You have decided it's time to sell your home- maybe to move to a new area, maybe you've outgrown your current residence- and as you plan your timing to sell you remember all the great HGTV shows you've watched where the house didn't sell until the homeowner spent a weekend upgrading their kitchen and/or bath and poof- the house sells for thousands more than they thought they could get and in just a day! Right?!

Ok, let's talk reality.  I am constantly asked by sellers about what repairs/upgrades to make prior to us putting their home on the market.  Kitchens sell homes- period. Kitchens are the heart of the home and where most people gather not only for their family meals, but when entertaining as well.  More importantly to a new buyer, kitchens are large, complex and can be very daunting to a new buyer to remodel.  Unlike a bedroom which only requires paint and flooring, or even a bathroom which usually encompasses a lot of tile, kitchens have many elements which quickly add up to a lot of dollars. I personally recommend to my home sellers that they focus on making the kitchen shine when we list their home, BUT the goal needs to be to make the home sell for the least money out of pocket- not what you wanted to replicate from HGTV one more time before you move.

Instead of thinking "luxury", you need to be thinking "clean and functional" when it comes to determining if renovating your kitchen for a home sale is worth it or not.  If your cabinet doors are falling off their hinges, or the counters are stained, chipped, or just plain ugly, then if I was your agent I would recommend making some upgrades to improve the ability to sell your home for a decent sales price.  However, that does not mean this is the time to install granite counters, travertine floors and backsplash, cherry cabinets, etc. which can quickly add up to $40k+ for a kitchen remodel.   I would recommend looking into replacing cabinet doors or simply painting them, installing an inexpensive solid surface or maybe a nice tile countertop, and possibly upgrading torn flooring to inexpensive, neutral tile so that the kitchen looks like it is ready to be used immediately.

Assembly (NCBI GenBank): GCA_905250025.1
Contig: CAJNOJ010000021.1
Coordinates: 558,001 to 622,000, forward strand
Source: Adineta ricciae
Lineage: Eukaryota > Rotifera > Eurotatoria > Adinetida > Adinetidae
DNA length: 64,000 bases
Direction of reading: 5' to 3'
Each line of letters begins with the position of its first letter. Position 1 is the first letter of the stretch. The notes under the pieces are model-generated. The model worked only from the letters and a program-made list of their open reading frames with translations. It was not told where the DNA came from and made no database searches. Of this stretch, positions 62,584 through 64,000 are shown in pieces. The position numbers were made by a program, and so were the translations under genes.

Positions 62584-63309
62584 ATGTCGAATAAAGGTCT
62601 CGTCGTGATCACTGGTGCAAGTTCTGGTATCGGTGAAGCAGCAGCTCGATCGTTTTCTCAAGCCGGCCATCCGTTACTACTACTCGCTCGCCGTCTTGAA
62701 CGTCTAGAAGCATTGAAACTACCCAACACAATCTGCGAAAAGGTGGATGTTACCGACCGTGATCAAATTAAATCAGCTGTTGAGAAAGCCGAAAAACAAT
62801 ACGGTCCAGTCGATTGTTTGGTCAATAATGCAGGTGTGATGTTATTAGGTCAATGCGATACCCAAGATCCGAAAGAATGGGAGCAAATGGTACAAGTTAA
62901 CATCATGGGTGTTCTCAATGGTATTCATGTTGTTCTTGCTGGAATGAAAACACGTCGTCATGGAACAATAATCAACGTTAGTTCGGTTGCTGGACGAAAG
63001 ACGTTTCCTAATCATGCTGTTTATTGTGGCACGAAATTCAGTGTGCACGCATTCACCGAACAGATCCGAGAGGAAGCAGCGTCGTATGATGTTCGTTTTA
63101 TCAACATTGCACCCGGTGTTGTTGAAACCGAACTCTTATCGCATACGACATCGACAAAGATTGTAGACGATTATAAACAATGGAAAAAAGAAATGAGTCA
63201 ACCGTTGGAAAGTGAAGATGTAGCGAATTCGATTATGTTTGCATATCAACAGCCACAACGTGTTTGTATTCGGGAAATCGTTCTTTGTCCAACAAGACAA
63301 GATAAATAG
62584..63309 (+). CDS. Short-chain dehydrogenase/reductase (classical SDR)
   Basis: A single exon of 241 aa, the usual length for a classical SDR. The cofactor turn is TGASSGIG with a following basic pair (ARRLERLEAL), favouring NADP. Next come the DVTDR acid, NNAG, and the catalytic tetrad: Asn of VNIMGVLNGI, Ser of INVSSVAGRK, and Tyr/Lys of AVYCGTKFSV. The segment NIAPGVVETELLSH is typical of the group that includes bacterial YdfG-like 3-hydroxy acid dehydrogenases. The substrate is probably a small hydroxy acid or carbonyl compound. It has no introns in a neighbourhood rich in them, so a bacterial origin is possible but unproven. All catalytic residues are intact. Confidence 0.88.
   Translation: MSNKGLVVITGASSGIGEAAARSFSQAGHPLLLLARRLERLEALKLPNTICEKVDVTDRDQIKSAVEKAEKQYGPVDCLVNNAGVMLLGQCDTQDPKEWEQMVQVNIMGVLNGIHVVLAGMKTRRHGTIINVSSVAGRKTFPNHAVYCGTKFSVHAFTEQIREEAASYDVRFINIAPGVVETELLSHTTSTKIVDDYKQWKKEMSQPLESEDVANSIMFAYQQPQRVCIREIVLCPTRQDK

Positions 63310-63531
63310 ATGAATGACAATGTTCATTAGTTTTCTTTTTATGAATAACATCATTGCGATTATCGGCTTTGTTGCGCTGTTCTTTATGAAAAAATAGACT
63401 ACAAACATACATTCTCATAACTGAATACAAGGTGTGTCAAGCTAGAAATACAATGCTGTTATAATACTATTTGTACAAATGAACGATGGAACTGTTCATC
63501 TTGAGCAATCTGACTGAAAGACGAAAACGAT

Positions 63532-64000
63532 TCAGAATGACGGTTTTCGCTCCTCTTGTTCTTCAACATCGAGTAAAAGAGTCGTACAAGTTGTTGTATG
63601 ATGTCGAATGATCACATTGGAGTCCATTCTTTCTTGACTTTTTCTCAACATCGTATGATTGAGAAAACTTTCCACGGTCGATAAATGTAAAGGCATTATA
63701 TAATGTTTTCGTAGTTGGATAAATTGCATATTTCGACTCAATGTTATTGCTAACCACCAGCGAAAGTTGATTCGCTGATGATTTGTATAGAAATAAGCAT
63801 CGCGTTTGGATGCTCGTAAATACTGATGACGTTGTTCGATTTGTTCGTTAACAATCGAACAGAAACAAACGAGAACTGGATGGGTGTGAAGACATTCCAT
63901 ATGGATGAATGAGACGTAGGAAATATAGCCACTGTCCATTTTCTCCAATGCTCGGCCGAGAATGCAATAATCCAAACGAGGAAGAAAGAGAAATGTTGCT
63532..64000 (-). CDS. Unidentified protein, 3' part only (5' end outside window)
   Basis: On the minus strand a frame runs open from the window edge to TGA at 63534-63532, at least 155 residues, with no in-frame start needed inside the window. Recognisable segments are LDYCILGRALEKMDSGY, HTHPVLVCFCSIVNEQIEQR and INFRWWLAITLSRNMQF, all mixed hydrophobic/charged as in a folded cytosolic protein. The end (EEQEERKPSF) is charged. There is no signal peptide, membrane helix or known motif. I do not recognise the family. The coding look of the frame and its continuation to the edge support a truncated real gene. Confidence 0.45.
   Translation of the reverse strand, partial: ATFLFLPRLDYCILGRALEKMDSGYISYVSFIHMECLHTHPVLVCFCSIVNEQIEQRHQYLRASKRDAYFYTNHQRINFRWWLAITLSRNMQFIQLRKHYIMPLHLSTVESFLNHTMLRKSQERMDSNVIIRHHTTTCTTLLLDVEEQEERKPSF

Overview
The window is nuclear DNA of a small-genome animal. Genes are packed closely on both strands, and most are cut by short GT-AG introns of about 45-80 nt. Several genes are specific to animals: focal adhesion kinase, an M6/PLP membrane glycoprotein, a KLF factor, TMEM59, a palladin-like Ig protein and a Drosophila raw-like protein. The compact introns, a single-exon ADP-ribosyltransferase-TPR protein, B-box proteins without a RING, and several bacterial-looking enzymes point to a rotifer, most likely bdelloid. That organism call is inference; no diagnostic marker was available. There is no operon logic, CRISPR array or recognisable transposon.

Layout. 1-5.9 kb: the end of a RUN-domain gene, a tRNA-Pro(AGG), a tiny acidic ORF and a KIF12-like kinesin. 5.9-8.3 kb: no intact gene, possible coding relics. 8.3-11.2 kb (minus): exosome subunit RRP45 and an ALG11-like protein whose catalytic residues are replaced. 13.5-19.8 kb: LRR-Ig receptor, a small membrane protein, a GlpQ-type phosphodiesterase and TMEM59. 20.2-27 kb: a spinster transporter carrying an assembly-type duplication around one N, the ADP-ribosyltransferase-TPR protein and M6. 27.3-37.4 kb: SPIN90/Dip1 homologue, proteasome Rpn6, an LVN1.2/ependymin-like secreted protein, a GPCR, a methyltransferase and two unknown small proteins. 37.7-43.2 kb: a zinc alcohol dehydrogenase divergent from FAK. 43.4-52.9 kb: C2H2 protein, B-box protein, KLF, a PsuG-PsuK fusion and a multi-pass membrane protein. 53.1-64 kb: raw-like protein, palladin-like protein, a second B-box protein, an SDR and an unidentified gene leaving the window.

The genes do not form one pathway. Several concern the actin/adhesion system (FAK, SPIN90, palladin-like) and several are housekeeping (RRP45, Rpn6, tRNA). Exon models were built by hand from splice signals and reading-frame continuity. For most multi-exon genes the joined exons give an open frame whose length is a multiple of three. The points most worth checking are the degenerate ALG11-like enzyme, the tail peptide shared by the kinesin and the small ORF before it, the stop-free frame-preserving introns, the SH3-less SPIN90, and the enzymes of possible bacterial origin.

According to Remodeling Magazine (www.remodeling.hw.net) in their Cost vs. Value analysis, the Pacific region will see a loss on every major remodeling project with the exception of converting an attic into a bedroom. Think through that for a minute. You will not recoup the actual dollars you spent on kitchen or bathroom remodels or on structural additions- instead you'll lose somewhere between 62-72% of what you spent!  According to this report, the purpose of completing those types of upgrades should only be for your own benefit and use, not as a selling tool.  I know the next argument will be, "But what about all the money made in flipping homes?"  That is a different beast all its own. In those situations the homes were purchased well below actual market value for the home due to the extremely dilapidated condition of the home. The "flipper" also puts very basic (cheap) upgrades into the home that make the home shine- inexpensive, in-stock carpeting and tile; small, pre-fab cabinets with granite counters for kitchen and baths that don't actually fit the size of the home; and bulk-priced, inexpensive lighting fixtures.

So, do upgrades actually equal a higher sales price? Yes, if you make your home shine with a new coat of paint and maybe a few minor (inexpensive) upgrades to broken/ugly items, this will help your home sell faster and with less discounts in your price, which ultimately equals a higher sales price to you the seller. However, overspending to make your home a showpiece in a market saturated with discounted foreclosure homes is not a wise decision, and in this case the upgrades do not equal a higher sales price to the seller. The bottom line is that you need to do your research, and consult a professional Realtor in your area to see if your home actually benefits from any upgrades prior to sale.